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What to Know About Galveston - Travel Tips for Your Stay

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Galveston is the typical relaxed and easygoing beach town, with the addition of a rich past, some new entertainment options, and exceptionally tasty seafood. It’s hot and humid in summer; plan your activities and attire accordingly. Be aware it gets very crowded weekends June through August, and during Mardi Gras, so be sure you book your accommodation well in advance.

Best time to travel


May through July is the best time to enjoy Galveston’s beaches. Temperatures are high, the water is inviting, and nights are warm. August tends to be very, very hot and humid. Winters are mild. In December, the whole town gets decked out in Christmas lights, and the Dickens on the Strand festival draws revelers. If you really want to party, visit Galveston during Mardi Gras or in March, when college students from all over the state converge for spring break.

Not to miss


Come to relax by the beach. Take the kids to Moody Gardens, Schlitterbahn, or Pleasure Pier. Walk and shop along the Strand. Don’t miss the older side of Galveston, where Victorian mansions and museums will fill you with stories about the island’s rich history. When day is done, indulge in fresh local seafood.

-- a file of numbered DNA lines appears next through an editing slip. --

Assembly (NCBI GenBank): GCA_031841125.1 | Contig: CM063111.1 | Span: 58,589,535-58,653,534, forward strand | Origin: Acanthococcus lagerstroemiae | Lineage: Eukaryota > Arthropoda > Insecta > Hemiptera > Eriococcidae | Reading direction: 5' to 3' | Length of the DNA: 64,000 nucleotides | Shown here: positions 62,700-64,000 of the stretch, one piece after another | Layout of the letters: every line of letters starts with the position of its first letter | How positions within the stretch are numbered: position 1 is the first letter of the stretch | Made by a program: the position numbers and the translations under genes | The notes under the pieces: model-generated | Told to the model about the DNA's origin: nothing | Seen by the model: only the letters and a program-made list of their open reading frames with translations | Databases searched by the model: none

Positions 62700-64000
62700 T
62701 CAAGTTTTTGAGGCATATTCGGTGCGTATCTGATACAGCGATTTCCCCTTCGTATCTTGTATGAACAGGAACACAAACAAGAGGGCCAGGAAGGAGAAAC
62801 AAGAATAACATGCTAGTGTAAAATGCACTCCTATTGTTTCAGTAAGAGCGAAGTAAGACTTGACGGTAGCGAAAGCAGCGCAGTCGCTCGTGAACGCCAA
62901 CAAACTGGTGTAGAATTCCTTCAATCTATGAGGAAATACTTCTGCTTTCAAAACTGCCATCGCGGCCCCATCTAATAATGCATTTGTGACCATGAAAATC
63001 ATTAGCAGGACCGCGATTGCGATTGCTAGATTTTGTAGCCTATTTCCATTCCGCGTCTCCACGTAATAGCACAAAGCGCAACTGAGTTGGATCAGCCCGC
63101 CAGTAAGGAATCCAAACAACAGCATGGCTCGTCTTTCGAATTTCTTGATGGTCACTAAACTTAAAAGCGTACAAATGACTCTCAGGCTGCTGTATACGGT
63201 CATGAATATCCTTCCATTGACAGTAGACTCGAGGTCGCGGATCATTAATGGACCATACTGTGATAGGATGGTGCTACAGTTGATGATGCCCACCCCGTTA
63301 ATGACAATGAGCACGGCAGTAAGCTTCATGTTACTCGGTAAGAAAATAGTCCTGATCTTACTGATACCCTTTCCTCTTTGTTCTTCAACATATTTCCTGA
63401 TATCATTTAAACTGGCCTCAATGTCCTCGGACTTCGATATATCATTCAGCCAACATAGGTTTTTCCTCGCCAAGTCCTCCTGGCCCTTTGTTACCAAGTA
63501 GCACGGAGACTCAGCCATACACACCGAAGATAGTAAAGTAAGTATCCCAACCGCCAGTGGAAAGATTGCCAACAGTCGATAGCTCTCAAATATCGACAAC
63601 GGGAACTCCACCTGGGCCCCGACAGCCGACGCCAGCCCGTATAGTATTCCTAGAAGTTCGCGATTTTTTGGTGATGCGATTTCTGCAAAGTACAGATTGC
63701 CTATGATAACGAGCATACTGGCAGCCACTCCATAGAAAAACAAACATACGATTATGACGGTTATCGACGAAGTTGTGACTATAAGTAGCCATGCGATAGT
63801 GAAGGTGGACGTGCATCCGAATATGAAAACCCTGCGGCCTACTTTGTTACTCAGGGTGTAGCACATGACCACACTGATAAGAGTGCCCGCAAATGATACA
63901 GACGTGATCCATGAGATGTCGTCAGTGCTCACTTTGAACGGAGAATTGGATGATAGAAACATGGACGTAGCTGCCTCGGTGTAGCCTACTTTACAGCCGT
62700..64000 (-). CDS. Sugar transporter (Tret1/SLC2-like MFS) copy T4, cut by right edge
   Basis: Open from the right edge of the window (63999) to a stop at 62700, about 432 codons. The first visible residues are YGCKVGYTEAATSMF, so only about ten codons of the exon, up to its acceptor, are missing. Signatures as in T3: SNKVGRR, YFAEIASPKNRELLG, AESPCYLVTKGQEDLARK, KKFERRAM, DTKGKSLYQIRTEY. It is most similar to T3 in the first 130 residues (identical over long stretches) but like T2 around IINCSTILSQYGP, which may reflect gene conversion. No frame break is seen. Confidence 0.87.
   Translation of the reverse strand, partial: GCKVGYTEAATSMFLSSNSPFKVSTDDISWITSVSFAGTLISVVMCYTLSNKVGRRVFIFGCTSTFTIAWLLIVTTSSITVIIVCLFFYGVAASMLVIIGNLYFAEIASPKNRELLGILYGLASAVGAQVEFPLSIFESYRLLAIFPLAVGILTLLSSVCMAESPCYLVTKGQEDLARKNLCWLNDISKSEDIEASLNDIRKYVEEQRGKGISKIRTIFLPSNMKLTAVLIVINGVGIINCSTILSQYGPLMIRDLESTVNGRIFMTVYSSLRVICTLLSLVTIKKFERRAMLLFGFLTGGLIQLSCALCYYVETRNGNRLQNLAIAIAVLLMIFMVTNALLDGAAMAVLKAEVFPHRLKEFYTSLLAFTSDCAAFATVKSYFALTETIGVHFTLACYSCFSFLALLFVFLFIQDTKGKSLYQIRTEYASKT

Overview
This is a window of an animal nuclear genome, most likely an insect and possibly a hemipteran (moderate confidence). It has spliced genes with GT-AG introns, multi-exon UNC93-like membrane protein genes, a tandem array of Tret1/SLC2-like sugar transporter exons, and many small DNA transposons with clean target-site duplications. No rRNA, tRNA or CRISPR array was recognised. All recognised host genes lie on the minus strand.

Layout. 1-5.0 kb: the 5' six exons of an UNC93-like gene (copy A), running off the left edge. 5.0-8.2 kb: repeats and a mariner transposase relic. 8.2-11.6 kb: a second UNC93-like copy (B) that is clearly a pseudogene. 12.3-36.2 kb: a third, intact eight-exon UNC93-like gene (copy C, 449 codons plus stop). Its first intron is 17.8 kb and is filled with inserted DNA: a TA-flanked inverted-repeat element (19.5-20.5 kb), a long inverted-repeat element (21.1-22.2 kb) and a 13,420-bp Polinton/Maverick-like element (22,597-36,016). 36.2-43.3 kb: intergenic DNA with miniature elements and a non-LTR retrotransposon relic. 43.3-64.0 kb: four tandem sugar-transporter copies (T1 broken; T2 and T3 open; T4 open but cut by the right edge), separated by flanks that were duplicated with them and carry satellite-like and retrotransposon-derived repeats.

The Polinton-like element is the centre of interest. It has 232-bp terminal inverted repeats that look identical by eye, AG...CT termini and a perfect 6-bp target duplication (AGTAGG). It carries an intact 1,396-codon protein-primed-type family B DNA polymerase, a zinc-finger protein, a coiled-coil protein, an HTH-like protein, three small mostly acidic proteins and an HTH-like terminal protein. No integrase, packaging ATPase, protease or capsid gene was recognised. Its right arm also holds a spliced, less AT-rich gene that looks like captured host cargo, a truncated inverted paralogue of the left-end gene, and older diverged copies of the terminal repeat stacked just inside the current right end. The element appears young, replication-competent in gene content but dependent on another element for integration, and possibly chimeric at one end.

Getting around


William P. Hobby (HOU) and George Bush Intercontinental (IAH), both in Houston, are the 2 nearest commercial airports. They are at least 45 minutes and 75 minutes away, respectively. Your best bet is to rent a car at the airport and take I-45 to reach the island. On the island itself, buses tend mostly to the needs of the locals. The Strand, the East End Historic District, and Seawall Boulevard are pedestrian-friendly but, in general, attractions are pretty spread out, so you'll need a car to get around.




Seafood is the trademark of Galveston’s cuisine. Shrimp, oysters, and fish prepared in many different ways are found on the menus of just about all eateries, big or small, casual or sophisticated. Many restaurants also serve favorites like salads, sandwiches, and steaks. Most places are on the Strand or along Seawall Boulevard.


Customs and etiquette


Galveston is as easygoing as any beach town. Shorts and flip-flops are the usual daytime attire. Most places will accept bathing suits at lunchtime, as long as you are not barefoot and have a T-shirt on. For dinner or a drink in the evening, casual and cruise attire will do, even for higher-end venues. The expected tipping is the typical 10 to 20 percent.


Fast facts


  • Population: 48000

  • Spoken languages: English, some Spanish

  • Electrical: 110 volts, 60 Hz, plug type A, B

  • Phone calling code: +1 409

  • Emergency number: 911